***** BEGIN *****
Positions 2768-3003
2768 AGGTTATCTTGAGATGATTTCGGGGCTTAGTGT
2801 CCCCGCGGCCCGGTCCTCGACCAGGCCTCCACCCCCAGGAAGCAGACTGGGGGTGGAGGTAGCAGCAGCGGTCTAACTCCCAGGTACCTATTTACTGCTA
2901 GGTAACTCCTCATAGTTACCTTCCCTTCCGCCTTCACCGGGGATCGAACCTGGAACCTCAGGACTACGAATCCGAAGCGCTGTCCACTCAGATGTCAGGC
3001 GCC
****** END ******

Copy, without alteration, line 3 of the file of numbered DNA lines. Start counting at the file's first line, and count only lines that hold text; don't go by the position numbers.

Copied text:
2801 CCCCGCGGCCCGGTCCTCGACCAGGCCTCCACCCCCAGGAAGCAGACTGGGGGTGGAGGTAGCAGCAGCGGTCTAACTCCCAGGTACCTATTTACTGCTA